Dweck embraces the changing times


Change can be difficult for any organisation with a long history and a deep sense of tradition.

But Rabbi Joseph Dweck, who arrived from the United States a year ago to be the senior rabbi of the 350-year-old Spanish and Portuguese Jews' Congregation, is gratified that it has agreed to henceforth be known as the S and P Sephardi Community.

He had floated the idea of a name change in a strategic plan he drew up after his appointment. "I was pleasantly surprised at the ease of acceptance," he said.

"It was very important for me to retain the Spanish and Portuguese aspect, which is so central to the philosophy and customs of the community. It's an aspect I deeply respect.

"Pretty much since the 1960s, there has been a great influx of Oriental Sephardim who have become members and, I think, now are the majority.

"So I thought our name should be able to represent the inclusiveness. It coincides with other aspects of the institution - we have the Sephardi Beth Din, the Sephardi Kashrut Authority. And we are more than one congregation - we are several. I think the word 'community' better represents the wholeness, diversity and dynamism."

The new name "helps us for all our future endeavours. It gives us a chance to reach out. And reaching out has been a marked feature of his first year in London as he has delivered talks, lectures and classes to a variety of Jewish groups.

For example, he teaches two weekly classes at Porat Yosef, the Moroccan synagogue in Hendon, one of a number of independent Sephardi congregations. The turnout of 40 young professionals at his Jewish philosophy class has particularly pleased him.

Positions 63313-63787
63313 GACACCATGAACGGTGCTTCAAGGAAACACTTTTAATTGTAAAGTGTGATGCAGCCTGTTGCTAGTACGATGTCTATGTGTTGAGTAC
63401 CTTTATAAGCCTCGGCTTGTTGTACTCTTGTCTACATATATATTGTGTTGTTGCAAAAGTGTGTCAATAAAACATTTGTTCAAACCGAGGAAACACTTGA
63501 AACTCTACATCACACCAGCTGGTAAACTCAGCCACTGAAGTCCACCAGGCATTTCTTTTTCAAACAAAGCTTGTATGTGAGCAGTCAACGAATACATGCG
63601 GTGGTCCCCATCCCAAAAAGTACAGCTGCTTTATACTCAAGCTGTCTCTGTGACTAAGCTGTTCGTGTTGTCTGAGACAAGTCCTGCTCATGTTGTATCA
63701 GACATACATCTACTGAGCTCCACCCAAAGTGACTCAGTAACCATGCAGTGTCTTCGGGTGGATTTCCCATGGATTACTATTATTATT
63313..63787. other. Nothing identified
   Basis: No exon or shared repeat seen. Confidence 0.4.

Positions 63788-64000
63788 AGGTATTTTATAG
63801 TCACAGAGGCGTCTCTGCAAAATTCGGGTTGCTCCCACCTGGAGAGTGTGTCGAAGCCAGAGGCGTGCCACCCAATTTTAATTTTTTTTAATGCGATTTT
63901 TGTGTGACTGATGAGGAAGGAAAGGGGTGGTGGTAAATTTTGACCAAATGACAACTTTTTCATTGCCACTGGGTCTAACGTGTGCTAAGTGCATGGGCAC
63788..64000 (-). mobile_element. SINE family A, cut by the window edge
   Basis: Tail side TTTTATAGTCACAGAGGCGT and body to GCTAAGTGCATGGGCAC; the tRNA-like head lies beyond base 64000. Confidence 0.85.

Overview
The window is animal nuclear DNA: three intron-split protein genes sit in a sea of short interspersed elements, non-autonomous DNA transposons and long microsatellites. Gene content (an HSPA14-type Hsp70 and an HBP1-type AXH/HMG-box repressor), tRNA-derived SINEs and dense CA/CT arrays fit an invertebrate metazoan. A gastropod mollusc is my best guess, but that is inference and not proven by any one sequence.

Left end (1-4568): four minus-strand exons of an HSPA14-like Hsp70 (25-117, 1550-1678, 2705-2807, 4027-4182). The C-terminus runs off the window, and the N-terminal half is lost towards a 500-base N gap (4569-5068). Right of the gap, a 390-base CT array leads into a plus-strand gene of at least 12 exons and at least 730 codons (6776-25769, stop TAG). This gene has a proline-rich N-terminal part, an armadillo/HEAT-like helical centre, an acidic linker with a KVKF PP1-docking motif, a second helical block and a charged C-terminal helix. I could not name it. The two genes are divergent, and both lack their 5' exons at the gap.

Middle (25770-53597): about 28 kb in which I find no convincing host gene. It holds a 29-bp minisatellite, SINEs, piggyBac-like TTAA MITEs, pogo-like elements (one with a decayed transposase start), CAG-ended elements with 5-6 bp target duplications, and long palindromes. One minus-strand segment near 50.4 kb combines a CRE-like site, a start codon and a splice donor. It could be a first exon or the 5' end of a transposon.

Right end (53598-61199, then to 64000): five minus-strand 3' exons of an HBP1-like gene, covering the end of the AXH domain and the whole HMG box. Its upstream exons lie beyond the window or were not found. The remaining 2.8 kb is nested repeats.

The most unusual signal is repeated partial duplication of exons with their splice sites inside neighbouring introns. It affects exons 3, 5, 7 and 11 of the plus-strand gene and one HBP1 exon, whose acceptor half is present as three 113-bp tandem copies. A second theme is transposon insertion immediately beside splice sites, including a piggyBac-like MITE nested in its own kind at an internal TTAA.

The SPSC has its eye on attracting new affiliate synagogues. "There has been some interest and dialogue - I can't say more than that."

He has strengthened the ministerial team with Rabbi Daniel Kada taking the helm at Wembley and Rabbi Shalom Morris newly installed at Bevis Marks. A new head for the Sephardi Beth Din has also been recruited.

"Dayan Yaron Navon will be coming here once a month from Israel," Rabbi Dweck explained. "He does a lot of work with the chief rabbinate in Israel abroad and has helped batei din in India, Spain and was just in Switzerland. He is a Sephardi and he has a good sense of communities outside Israel."

A revamped website would better display the community's services and activities, he added. "It brings everything under one umbrella. It gives a unified face and presentation to the public.

"We are very excited at new programming. We are looking forward at doing events that give opportunity to young families to meet. We are going to be doing Shabbat lunch once a month for young families and dinners for young professionals."

Lauderdale Road Synagogue in Maida Vale remains the hub and, while some might consider it a prohibitively expensive area, he noted that couples were marrying and starting families locally.

"During the week, we have Little Lauderdales for mothers and toddlers, which has been very successful.

"I have also been doing a book club where we read secular books from a Torah perspective, like Victor Frankl's Man's Search for Meaning."

He further intended to "start an Oriental Sephardi service on Shabbat, possibly once a month".

Having a rabbi at Bevis Marks would make it easier to connect with young people and students living in the City.

"I have found that people very much want to learn," Rabbi Dweck said. "It's not all about a great kiddush - though a great kiddush is important. Young people are eager to learn, to know, to understand and to be part of something. It gives me confidence for the future."

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